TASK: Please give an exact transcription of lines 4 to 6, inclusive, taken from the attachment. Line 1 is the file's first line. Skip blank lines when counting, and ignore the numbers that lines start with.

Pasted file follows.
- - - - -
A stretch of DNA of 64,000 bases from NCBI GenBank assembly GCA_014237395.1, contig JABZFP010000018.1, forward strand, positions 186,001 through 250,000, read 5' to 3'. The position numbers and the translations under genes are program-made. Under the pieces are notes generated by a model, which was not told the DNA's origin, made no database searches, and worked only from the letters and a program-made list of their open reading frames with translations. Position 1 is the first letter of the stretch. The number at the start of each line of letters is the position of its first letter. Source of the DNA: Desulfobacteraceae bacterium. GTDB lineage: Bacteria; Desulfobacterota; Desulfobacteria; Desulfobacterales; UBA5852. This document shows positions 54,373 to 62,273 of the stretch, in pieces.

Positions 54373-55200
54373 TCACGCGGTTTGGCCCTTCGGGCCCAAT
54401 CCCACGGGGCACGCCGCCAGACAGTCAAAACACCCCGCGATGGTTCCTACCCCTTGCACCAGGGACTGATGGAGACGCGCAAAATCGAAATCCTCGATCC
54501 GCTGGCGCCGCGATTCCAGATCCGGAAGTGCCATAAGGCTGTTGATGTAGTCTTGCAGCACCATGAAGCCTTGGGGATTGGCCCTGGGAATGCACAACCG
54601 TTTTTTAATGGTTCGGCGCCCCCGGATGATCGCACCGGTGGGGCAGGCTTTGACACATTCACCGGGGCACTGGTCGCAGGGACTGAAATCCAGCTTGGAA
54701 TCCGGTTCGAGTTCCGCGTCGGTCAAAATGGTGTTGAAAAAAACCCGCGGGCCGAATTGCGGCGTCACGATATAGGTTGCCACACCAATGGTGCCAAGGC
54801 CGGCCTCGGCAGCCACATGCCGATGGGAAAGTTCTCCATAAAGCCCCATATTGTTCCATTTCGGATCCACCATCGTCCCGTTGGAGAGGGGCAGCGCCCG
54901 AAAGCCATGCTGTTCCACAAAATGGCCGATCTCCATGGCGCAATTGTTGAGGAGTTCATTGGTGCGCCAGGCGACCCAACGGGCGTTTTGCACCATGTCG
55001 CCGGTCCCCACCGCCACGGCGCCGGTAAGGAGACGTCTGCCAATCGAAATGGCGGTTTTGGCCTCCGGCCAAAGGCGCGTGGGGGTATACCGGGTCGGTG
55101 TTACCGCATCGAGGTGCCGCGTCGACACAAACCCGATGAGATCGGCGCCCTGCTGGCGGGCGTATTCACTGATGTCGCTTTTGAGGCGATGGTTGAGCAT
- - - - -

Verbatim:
54401 CCCACGGGGCACGCCGCCAGACAGTCAAAACACCCCGCGATGGTTCCTACCCCTTGCACCAGGGACTGATGGAGACGCGCAAAATCGAAATCCTCGATCC
54501 GCTGGCGCCGCGATTCCAGATCCGGAAGTGCCATAAGGCTGTTGATGTAGTCTTGCAGCACCATGAAGCCTTGGGGATTGGCCCTGGGAATGCACAACCG
54601 TTTTTTAATGGTTCGGCGCCCCCGGATGATCGCACCGGTGGGGCAGGCTTTGACACATTCACCGGGGCACTGGTCGCAGGGACTGAAATCCAGCTTGGAA